The road to the state tournament was one that I will never forget. The Perry Lady Maroons softball team of 2013 made Perry, Oklahoma history by going to the state tournament for the first time. My team and I basically lived at our softball complex from August to October. Although the outcome of state wasn’t what I expected, the blood, sweat, and tears were worth every second I got to play at the USA Hall of Fame Stadium.
The beginning of my junior year of softball season I knew we had hit the jackpot…
10 September 2013
I walked out of the vets office, tears rolling down my face as the veterinarians just stood with a look of sadness and silence in the air. They acted as if they had never seen a pet owner upset before. I walked up to my car and just stood by it as my mom came out a little later. Her eyes were as read as mine. She came up to me and hugged me. She asked me, “You were so brave…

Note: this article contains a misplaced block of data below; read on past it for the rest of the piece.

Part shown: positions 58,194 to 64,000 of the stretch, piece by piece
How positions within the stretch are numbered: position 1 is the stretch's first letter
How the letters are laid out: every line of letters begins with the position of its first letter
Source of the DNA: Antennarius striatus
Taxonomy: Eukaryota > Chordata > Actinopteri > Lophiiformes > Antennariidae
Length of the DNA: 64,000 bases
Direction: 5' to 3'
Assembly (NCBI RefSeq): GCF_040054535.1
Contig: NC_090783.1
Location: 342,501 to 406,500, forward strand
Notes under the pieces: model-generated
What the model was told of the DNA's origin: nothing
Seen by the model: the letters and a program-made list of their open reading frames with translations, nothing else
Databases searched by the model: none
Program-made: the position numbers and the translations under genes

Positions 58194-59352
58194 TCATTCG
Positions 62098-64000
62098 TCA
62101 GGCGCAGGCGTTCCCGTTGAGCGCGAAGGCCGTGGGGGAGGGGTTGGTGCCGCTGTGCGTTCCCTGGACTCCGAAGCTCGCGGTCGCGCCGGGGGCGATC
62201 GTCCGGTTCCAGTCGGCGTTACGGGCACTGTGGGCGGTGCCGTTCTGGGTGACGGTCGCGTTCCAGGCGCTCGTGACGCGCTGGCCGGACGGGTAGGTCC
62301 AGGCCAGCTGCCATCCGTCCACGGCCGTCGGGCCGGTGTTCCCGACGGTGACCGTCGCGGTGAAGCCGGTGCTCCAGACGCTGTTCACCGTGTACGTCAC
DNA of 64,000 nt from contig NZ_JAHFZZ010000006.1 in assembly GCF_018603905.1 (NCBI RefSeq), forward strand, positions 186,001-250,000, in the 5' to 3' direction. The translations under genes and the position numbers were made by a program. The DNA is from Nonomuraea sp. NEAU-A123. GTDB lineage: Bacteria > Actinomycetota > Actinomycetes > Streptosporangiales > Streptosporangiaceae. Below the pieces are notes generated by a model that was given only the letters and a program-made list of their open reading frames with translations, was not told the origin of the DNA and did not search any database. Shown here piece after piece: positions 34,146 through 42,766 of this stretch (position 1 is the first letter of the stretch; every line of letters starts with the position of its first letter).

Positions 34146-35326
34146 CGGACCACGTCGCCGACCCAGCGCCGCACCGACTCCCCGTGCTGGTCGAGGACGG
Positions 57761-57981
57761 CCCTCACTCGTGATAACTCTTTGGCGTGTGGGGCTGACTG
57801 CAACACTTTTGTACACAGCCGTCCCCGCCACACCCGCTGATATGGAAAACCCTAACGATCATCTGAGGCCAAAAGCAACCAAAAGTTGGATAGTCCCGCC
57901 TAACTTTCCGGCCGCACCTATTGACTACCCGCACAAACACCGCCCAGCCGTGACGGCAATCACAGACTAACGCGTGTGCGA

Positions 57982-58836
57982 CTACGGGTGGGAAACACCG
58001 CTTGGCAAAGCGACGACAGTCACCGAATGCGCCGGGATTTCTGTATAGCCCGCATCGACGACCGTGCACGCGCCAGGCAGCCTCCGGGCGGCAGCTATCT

In 10th grade, I had missed my first day of school because I was really sick. The next day it
come, while hearing the announcement of homeroom, we were told welcome back to all track
c students and welcome to incoming ninth graders. They mention that a add on year has us
waiting, and that swimming, football, and cross country try outs are the following day, and to
make sure to bring an emergency card.
Throughout my day various of friends had mentioned joining football because it can get you…
“Paper #1 – It’s a girl”